Currency fluctuations involving both sterling and the New Zealand dollar have combined to bring pressure on wool prices over the past 12 months, according to Northern Ireland’s Wool Board representative Ian Buchanan.
“The last year has seen the $New Zealand devalued by 18%,” he added. “During the same period Sterling was quite strong. New Zealand is one of our biggest competitors on international wool markets and, as a consequence, the combination of both currency movements served to bring pressure on prices achieved at the board’s monthly auctions in Bradford.
“The end result of all this will be smaller balance payment for 2015 than might have been the case, had these currency issues not impacted on the market in such a significant manner.
“The new wool season got underway on May 1st. Producers will receive their advance for 2016 and the balance payment for last year directly after they deliver their 2016 clip to the board’s depot at Muckamore in Co Antrim.”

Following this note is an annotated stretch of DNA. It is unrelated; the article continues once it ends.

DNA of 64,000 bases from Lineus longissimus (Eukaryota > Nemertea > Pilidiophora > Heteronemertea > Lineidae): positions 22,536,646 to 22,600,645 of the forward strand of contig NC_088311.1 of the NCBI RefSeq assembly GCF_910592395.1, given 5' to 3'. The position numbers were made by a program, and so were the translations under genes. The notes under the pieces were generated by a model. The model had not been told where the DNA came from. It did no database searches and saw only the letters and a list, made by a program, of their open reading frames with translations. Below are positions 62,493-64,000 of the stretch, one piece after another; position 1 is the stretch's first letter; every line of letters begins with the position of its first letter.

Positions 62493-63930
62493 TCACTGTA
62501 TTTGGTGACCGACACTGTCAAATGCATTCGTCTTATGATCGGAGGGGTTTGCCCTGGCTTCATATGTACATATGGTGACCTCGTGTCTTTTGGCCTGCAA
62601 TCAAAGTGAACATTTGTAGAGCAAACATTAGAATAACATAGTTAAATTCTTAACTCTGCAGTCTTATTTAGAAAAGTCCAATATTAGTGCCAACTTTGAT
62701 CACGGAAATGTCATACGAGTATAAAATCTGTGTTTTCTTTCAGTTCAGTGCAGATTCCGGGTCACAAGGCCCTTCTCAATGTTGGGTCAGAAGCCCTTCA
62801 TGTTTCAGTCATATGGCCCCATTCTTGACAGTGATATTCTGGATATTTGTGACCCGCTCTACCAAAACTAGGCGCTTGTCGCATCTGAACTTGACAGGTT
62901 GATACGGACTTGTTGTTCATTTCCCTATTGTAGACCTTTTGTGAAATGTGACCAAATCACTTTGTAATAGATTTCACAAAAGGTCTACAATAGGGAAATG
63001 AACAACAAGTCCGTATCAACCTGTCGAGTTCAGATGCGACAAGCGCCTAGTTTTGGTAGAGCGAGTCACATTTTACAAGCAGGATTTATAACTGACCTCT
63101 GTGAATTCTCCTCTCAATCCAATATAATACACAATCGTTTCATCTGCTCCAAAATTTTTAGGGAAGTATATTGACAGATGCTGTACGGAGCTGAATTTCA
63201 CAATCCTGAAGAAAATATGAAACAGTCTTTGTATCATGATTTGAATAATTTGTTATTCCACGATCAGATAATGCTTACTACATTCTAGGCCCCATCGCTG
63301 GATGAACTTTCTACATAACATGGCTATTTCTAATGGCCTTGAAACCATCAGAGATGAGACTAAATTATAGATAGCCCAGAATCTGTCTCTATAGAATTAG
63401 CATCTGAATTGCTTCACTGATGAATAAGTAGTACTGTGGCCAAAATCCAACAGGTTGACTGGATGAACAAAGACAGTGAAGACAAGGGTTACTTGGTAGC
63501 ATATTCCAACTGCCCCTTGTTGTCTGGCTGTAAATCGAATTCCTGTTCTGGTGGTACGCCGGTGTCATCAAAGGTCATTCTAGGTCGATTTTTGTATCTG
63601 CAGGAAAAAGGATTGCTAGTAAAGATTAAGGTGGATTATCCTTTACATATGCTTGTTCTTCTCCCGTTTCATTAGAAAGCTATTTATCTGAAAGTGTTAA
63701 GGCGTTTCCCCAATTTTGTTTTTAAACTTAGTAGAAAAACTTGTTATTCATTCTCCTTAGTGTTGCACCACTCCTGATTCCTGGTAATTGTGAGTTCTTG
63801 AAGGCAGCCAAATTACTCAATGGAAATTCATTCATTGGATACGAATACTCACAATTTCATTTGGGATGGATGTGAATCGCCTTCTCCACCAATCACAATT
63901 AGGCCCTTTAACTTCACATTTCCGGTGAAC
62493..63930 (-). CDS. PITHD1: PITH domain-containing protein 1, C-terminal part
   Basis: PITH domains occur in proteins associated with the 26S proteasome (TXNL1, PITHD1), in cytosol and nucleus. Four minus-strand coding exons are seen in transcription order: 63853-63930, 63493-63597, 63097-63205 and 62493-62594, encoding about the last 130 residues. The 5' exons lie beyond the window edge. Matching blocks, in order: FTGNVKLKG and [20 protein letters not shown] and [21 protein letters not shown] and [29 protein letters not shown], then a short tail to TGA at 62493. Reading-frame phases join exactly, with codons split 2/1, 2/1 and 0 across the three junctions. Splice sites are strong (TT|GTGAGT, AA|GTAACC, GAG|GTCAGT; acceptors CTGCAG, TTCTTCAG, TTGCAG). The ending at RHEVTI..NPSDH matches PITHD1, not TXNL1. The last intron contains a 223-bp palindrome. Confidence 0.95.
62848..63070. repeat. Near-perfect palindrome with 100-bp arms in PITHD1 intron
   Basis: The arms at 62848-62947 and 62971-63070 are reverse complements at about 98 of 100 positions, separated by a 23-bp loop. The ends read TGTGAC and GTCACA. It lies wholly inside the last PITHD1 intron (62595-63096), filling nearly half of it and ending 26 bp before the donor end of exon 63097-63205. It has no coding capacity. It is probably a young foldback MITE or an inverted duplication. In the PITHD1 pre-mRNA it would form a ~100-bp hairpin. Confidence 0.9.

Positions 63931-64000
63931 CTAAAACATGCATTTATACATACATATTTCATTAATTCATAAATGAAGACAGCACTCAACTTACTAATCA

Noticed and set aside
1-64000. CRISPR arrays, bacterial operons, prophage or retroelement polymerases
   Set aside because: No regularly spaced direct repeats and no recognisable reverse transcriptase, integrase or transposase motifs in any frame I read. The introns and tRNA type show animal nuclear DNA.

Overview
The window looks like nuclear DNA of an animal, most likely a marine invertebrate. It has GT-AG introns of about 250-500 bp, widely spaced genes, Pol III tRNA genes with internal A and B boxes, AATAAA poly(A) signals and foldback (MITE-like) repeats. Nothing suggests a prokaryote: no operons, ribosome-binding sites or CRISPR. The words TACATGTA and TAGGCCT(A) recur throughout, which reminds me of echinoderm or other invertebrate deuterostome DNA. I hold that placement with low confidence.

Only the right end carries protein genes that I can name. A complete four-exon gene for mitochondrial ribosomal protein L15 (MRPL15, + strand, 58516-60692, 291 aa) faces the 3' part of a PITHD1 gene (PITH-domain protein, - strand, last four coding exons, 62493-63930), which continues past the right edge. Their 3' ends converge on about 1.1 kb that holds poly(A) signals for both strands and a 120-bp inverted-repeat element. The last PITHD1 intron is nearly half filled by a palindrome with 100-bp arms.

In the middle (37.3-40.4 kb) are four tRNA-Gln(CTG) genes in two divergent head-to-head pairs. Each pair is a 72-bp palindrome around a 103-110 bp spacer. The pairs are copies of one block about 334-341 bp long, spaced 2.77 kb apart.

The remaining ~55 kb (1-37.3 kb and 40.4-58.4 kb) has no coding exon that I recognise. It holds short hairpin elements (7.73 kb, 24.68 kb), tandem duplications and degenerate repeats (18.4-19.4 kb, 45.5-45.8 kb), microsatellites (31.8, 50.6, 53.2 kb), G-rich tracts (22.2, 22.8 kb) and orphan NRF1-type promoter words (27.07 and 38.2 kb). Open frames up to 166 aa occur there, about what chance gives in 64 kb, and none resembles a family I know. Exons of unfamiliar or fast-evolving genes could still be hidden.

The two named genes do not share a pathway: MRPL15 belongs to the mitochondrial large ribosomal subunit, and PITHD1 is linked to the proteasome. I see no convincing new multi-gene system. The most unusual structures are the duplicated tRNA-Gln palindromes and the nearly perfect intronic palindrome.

Buchanan confirmed that the board achieved an almost total clearance of last year’s UK wool output.
“Demand remains strong for finer wools,” he added.
“But the real impact of last year’s price downturn was felt specifically where carpet wools are concerned. In light of this the board is about to launch a new marketing campaign, highlighting the benefit of woollen carpets.”
Buchanan also confirmed that international wool production is due to remain static over the next 12 months.
“This is good news for local sheep producers, looking ahead,” he stressed.
“The recent weakening of Sterling should also help to boost prices over the coming months. But the reality remains that wool is an internationally traded commodity with prices wholly dependent on supply and demand.
“The Wool Board continues to play a vital role in delivering the best possible returns for local sheep producers,” he added.